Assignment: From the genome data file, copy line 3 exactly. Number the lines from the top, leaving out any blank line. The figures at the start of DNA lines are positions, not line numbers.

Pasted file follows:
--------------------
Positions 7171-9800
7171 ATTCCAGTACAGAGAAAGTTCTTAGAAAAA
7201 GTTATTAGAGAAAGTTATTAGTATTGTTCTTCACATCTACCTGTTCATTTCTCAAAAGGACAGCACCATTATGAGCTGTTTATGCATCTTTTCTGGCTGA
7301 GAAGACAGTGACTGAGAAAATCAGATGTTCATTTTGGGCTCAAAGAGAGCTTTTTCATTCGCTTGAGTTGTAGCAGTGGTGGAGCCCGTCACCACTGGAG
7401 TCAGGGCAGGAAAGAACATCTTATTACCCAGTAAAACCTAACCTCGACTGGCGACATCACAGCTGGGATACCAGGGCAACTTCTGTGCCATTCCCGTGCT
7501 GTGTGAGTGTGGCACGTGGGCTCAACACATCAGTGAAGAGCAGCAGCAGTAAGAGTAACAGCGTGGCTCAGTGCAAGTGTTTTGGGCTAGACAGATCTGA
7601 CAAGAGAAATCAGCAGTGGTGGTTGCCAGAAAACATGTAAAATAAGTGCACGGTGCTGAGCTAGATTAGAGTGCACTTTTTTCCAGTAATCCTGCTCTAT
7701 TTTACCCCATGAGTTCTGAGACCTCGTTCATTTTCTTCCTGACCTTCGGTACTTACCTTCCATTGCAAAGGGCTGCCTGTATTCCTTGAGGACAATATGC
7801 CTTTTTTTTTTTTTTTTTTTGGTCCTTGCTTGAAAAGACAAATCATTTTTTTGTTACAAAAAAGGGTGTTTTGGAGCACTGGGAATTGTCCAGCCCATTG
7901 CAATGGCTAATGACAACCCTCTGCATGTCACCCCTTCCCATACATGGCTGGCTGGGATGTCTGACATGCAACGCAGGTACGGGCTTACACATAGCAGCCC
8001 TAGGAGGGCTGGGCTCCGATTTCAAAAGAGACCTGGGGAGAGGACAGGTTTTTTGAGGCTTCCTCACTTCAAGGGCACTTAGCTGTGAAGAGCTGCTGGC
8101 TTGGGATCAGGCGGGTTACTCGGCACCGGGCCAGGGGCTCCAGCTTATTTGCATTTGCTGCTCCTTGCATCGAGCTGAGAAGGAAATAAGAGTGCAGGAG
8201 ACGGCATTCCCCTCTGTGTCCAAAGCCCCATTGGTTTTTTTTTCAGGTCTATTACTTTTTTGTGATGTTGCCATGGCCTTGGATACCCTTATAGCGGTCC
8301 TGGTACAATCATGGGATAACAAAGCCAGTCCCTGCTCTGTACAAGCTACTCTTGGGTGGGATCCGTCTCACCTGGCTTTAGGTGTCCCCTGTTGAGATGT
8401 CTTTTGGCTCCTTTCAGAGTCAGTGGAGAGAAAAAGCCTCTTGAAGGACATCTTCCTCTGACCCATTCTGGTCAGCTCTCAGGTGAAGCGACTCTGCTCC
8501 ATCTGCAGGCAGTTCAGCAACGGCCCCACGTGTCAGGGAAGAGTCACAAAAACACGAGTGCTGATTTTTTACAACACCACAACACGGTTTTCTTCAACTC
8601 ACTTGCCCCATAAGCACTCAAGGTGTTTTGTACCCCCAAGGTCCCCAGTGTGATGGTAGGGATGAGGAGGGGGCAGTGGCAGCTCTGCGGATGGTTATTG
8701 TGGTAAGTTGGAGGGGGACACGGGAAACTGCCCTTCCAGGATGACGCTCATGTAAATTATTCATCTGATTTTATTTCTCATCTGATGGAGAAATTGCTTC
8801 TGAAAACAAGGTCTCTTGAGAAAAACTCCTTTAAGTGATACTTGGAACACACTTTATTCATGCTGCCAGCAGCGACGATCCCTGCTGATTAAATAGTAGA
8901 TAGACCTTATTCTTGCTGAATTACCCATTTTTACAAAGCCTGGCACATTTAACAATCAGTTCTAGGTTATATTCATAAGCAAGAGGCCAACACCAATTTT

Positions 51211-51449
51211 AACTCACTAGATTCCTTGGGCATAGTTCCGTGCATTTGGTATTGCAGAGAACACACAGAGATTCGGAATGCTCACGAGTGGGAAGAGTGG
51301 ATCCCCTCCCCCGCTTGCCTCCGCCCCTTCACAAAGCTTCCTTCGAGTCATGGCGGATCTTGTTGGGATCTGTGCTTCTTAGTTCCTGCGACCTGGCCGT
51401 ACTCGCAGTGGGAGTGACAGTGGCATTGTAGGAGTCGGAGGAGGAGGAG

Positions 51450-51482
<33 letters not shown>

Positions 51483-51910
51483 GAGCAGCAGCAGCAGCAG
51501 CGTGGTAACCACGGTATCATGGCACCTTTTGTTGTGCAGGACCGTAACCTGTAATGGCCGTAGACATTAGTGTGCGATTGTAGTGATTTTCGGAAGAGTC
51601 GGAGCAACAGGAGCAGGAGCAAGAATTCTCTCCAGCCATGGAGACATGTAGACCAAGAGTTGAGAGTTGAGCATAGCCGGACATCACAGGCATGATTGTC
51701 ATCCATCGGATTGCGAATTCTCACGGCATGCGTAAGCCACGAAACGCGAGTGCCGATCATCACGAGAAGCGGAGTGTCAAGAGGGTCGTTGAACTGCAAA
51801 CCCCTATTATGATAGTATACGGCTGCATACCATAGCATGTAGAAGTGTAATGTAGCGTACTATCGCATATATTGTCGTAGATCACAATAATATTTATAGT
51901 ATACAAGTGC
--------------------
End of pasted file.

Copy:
7201 GTTATTAGAGAAAGTTATTAGTATTGTTCTTCACATCTACCTGTTCATTTCTCAAAAGGACAGCACCATTATGAGCTGTTTATGCATCTTTTCTGGCTGA